About Susan Hunter:
My work and personal life have always revolved around words. I’ve been a reporter and managing editor at a small daily newspaper. I’ve also taught college composition classes, written print, radio and television advertising, speeches, newsletters, press releases, academic papers and memos. Lots and lots of memos. I’ve received both the UPI First Place Award for Investigative Reporting and the Michigan Press Association First Place Award for Enterprise/Feature Reporting. I am a charter member of Introverts International, which meets regularly on the 12th of Never. I live in rural Michigan with my husband. Dangerous Habits is the first book in the Leah Nash Mystery/Thriller series.
What inspires you to write?
Inspiration may not be the word for me. I feel compelled to write. It’s a need that I’ve filled in various jobs as reporter, editor, advertising copy writer, composition teacher, academic but writing fiction is by far the most satisfying. I get my ideas from things I read in the paper, or overhear standing in line, or from things that happen to me, my family and my friends.
Tell us about your writing process.
I always know how I want the book to end before I begin. I usually do a general outline, figure out who the main characters are, what their goals and motivations are and then after I feel like I’m going round in circles, I sit down and start churning out the pages. After a few chapters I stop, regroup, make sure something is actually happening (I like words so much that I can fall into the habit of just nattering on about nothing, which is not a good thing when trying to structure a novel). I usually map out the next few chapters and then write and regroup. Writing is a recursive process for me, not a linear one.
For Fiction Writers: Do you listen (or talk to) to your characters?
I listen to my characters, definitely. I want to be sure I’m expressing their thoughts in their words, their voice. And sometimes they surprise and take me in a direction I hadn’t planned.
What advice would you give other writers?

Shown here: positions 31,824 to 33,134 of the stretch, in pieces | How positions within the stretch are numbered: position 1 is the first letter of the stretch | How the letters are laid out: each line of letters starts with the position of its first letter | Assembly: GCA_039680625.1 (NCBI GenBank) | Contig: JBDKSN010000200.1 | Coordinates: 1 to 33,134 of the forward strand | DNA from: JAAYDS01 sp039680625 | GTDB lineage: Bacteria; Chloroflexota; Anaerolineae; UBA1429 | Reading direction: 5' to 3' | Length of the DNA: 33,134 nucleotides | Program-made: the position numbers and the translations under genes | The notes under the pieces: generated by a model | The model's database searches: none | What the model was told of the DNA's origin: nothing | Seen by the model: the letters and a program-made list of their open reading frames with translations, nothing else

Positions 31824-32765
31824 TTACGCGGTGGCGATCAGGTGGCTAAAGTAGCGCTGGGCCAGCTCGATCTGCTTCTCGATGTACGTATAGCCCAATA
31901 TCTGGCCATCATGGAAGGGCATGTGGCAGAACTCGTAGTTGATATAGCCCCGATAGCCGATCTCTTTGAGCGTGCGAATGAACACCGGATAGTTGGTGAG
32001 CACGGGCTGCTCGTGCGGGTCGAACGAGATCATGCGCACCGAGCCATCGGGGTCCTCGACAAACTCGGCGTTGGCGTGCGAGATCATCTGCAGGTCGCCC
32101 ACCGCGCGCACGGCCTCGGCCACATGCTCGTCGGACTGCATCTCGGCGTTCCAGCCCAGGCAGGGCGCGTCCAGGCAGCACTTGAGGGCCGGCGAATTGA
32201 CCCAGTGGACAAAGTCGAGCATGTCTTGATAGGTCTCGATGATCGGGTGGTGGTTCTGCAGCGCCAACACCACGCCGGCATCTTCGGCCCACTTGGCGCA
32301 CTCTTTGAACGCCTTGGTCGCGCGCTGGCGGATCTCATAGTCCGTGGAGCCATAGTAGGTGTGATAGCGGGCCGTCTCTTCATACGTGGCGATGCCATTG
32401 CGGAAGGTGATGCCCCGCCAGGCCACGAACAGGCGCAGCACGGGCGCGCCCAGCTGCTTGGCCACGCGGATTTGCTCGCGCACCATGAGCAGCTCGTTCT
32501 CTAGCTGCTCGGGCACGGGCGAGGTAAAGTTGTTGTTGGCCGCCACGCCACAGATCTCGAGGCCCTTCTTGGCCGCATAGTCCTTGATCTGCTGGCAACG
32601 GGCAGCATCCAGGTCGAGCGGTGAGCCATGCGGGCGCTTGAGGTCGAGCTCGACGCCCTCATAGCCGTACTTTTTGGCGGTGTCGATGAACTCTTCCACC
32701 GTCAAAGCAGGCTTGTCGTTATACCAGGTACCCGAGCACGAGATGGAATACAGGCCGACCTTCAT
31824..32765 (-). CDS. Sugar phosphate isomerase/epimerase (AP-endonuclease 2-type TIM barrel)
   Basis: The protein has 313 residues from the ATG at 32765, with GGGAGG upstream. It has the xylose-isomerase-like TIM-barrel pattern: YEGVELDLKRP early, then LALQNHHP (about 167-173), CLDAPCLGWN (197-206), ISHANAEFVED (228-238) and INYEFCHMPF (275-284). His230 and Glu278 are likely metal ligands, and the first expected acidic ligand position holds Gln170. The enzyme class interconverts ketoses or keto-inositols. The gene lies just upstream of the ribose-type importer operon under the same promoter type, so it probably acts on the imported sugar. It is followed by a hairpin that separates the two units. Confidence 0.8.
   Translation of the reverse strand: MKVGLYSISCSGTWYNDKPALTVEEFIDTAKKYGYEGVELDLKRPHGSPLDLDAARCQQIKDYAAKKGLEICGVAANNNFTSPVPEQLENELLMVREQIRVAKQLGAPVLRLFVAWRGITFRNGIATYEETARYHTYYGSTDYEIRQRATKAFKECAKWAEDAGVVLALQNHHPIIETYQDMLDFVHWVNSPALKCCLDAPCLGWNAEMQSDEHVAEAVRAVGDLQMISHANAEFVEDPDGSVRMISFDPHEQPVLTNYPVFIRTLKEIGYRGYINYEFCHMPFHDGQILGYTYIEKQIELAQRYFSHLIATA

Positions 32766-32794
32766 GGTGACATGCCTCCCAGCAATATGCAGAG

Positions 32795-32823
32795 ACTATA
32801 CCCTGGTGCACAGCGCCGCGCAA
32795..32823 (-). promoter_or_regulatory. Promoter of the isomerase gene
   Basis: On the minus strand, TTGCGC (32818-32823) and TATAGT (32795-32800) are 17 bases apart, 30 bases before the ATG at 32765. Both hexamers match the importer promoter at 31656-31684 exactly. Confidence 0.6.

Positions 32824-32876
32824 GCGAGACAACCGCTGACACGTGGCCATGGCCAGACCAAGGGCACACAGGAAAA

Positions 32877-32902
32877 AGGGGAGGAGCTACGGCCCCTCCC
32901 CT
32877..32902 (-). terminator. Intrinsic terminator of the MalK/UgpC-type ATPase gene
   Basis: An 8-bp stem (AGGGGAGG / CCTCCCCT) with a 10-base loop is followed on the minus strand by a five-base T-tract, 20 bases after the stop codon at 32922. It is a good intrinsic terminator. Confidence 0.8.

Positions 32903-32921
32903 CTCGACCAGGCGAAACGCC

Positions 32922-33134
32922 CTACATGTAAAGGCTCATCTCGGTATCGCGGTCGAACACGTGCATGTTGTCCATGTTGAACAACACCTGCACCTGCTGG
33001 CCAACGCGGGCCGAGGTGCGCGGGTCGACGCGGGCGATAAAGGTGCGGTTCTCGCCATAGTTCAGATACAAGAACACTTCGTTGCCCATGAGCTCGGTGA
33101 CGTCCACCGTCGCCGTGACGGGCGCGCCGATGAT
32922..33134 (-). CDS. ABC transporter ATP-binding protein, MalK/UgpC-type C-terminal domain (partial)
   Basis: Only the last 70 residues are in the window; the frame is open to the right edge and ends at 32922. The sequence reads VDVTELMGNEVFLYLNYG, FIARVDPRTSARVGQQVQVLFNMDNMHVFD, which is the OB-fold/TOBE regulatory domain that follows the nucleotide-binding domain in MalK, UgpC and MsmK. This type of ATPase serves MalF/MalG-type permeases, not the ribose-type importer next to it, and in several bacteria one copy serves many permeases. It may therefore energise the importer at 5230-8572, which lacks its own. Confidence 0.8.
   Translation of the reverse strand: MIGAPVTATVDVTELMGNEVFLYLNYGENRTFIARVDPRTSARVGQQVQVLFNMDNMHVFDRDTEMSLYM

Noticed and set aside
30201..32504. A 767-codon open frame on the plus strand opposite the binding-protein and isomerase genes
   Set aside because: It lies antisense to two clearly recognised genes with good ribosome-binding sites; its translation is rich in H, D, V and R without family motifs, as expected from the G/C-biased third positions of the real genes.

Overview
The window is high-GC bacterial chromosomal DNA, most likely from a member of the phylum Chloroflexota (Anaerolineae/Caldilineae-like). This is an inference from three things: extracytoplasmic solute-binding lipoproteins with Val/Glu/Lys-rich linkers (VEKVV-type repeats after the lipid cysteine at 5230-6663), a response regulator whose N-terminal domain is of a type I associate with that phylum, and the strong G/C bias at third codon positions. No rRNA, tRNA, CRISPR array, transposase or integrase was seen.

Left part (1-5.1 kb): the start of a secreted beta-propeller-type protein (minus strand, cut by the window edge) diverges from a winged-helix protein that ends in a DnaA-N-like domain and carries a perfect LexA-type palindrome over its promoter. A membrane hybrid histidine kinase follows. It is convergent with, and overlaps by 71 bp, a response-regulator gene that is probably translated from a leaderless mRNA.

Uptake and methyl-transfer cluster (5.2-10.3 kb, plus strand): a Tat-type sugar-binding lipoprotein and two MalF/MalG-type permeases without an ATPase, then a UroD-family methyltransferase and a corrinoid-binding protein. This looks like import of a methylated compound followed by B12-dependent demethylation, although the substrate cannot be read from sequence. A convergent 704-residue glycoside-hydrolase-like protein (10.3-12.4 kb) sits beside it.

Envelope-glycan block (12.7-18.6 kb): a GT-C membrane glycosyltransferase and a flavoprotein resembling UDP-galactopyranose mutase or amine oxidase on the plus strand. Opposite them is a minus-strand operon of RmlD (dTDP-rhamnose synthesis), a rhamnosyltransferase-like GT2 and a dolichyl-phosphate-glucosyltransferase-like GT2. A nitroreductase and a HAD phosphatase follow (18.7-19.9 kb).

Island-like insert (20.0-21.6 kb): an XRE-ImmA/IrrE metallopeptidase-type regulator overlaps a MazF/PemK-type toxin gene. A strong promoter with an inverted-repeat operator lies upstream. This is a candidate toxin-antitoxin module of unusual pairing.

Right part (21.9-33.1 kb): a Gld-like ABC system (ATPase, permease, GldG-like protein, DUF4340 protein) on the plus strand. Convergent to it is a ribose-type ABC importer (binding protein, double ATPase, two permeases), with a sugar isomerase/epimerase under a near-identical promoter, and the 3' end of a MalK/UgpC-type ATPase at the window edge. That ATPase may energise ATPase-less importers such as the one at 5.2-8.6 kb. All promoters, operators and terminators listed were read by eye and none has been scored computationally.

I wouldn’t presume to give anyone advice. I’ll just say that for me, I have to work at it, every day if possible. Even when the words don’t come easy, or I can’t figure a way out of a corner I’ve painted my lead character into, I force myself to sit down and get something down on paper almost every day. Even though I love it, the writing process isn’t easy for me and I am almost sick with envy when I read about authors who are able to turn out page after page without pulling out their hair.
How did you decide how to publish your books?
I had several near misses with my first work of fiction – that is, I had three or four agents who responded to my query with requests to read the entire manuscript. Ultimately they passed, and rightly so. My first effort was just not well plotted enough. But that experience taught me how long the publication process can be. It took over a year to get the final no that sent me back to the writing board. When I finished the manuscript for Dangerous Habits, I didn’t want to go through that lengthy submission process again. I opted to self-publish and though I’m not sorry I did, it is not the easy way to go. Along with the immediate gratification of clicking a button and seeing your book go live for sale, there is also the need to do lots of things on your own — editing, formatting, promoting, writing sales copy, setting up a web site, etc. Self-publishing is not for the faint of heart.
What do you think about the future of book publishing?
Although e-publishing offers wonderful opportunities for writers, it also burdens them with a great many things that are not about writing. For that reason traditional publication will always hold an attraction for writers. I hope that as publishers increasingly embrace the possibilities of the ebook market, they become more willing to take a chance on new and niche authors and afford them the same services and support open to their traditional authors.
On the other hand, readers — at least readers of a certain age — will always enjoy the tangible, tactile thrill of holding a physical book with actual pages in their hands. So I don’t see print publishing going away anytime soon.
What do you use?: Professional Cover Designer, Beta Readers
What genres do you write?: mystery, thriller, suspense
What formats are your books in?: Both eBook and Print